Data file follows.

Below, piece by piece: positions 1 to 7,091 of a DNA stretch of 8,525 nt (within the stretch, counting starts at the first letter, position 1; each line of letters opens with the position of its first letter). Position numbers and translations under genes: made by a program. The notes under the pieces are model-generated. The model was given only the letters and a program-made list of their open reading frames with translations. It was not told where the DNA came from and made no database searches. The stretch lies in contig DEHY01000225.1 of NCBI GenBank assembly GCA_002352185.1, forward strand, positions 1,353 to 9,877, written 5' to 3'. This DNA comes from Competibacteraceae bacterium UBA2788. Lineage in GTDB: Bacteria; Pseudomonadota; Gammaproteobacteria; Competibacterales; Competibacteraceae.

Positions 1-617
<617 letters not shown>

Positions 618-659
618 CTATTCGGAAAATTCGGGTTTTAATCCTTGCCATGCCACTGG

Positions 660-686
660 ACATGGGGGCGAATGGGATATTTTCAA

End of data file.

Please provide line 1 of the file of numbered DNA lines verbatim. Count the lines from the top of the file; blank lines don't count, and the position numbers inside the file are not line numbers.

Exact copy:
Below, piece by piece: positions 1 to 7,091 of a DNA stretch of 8,525 nt (within the stretch, counting starts at the first letter, position 1; each line of letters opens with the position of its first letter). Position numbers and translations under genes: made by a program. The notes under the pieces are model-generated. The model was given only the letters and a program-made list of their open reading frames with translations. It was not told where the DNA came from and made no database searches. The stretch lies in contig DEHY01000225.1 of NCBI GenBank assembly GCA_002352185.1, forward strand, positions 1,353 to 9,877, written 5' to 3'. This DNA comes from Competibacteraceae bacterium UBA2788. Lineage in GTDB: Bacteria; Pseudomonadota; Gammaproteobacteria; Competibacterales; Competibacteraceae.